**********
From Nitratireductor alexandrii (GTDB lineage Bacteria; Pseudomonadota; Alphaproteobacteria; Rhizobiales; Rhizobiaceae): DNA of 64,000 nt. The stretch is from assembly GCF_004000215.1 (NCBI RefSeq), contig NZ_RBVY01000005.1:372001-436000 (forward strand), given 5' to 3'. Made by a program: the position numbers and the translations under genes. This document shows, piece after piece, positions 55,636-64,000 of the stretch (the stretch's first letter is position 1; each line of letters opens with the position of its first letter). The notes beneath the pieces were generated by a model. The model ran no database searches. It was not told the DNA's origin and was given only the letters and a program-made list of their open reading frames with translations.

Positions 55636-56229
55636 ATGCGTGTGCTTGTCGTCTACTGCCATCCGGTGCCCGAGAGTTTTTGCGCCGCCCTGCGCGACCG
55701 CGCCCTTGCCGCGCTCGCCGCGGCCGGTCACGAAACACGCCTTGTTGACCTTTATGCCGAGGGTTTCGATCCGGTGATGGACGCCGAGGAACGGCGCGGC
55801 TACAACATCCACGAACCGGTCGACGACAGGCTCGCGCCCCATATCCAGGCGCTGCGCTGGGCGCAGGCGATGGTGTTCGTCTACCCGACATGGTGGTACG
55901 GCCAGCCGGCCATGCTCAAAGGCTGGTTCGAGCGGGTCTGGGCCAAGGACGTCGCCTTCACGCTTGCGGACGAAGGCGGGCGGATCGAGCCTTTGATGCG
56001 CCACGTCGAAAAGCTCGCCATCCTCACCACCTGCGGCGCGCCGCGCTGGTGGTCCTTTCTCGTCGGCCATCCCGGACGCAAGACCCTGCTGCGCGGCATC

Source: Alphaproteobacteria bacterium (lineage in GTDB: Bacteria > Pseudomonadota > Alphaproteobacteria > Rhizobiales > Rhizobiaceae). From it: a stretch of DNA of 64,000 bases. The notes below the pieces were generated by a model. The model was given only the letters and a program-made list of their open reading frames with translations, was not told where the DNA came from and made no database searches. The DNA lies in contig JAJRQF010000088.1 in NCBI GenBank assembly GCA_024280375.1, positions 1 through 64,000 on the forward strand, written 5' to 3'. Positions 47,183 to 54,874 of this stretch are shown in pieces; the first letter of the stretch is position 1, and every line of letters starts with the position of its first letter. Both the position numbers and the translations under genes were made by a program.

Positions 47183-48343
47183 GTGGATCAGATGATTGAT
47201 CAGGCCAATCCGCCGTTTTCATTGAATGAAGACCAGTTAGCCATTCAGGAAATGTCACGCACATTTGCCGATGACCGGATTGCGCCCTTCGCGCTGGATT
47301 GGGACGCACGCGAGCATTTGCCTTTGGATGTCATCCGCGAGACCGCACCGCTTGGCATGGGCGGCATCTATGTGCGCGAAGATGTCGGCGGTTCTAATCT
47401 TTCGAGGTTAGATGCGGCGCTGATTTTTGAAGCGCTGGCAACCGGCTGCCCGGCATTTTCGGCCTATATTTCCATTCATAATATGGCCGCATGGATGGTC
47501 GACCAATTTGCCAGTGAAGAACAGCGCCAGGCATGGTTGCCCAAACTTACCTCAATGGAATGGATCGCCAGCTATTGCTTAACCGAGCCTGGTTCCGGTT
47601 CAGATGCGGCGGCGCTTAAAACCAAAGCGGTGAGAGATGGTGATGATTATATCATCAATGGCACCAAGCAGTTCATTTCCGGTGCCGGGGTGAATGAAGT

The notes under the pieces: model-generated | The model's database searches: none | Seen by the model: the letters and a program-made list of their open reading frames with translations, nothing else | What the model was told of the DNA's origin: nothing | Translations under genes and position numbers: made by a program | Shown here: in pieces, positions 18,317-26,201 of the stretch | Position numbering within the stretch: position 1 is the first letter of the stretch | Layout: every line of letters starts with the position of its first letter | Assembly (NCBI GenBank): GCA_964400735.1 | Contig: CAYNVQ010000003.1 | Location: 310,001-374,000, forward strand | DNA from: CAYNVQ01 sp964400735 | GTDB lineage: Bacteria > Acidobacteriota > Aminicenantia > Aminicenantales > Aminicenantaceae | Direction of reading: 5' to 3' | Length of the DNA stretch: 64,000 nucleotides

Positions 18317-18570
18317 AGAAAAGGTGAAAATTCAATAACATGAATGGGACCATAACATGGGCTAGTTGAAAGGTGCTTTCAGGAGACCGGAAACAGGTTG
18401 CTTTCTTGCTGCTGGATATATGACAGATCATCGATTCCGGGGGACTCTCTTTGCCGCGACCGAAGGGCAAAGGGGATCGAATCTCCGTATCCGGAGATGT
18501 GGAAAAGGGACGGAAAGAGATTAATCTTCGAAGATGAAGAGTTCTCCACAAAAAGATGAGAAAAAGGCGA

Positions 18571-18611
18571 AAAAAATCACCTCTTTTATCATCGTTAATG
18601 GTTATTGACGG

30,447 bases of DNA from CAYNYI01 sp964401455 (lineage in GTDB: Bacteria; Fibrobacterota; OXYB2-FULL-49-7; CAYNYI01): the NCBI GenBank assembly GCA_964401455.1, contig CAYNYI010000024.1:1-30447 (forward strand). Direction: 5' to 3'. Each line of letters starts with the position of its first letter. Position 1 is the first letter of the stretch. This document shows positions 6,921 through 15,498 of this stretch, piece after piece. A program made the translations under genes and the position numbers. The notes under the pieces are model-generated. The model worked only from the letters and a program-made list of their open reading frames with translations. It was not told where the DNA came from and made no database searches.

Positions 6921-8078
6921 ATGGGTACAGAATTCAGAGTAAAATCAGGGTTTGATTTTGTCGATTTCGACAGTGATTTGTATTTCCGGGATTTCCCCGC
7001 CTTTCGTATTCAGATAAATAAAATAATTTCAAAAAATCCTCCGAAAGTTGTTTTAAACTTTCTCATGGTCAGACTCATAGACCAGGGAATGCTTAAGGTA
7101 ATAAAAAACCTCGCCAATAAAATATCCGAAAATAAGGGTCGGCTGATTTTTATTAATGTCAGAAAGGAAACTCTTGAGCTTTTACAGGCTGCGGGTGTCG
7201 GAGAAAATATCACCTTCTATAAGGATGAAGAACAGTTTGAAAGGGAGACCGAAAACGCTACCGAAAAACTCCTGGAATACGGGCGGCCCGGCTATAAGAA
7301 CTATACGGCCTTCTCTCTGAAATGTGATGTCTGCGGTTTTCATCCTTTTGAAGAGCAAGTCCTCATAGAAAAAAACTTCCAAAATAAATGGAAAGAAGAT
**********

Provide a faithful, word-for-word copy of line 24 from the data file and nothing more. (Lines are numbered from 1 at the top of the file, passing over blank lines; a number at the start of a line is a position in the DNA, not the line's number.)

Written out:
30,447 bases of DNA from CAYNYI01 sp964401455 (lineage in GTDB: Bacteria; Fibrobacterota; OXYB2-FULL-49-7; CAYNYI01): the NCBI GenBank assembly GCA_964401455.1, contig CAYNYI010000024.1:1-30447 (forward strand). Direction: 5' to 3'. Each line of letters starts with the position of its first letter. Position 1 is the first letter of the stretch. This document shows positions 6,921 through 15,498 of this stretch, piece after piece. A program made the translations under genes and the position numbers. The notes under the pieces are model-generated. The model worked only from the letters and a program-made list of their open reading frames with translations. It was not told where the DNA came from and made no database searches.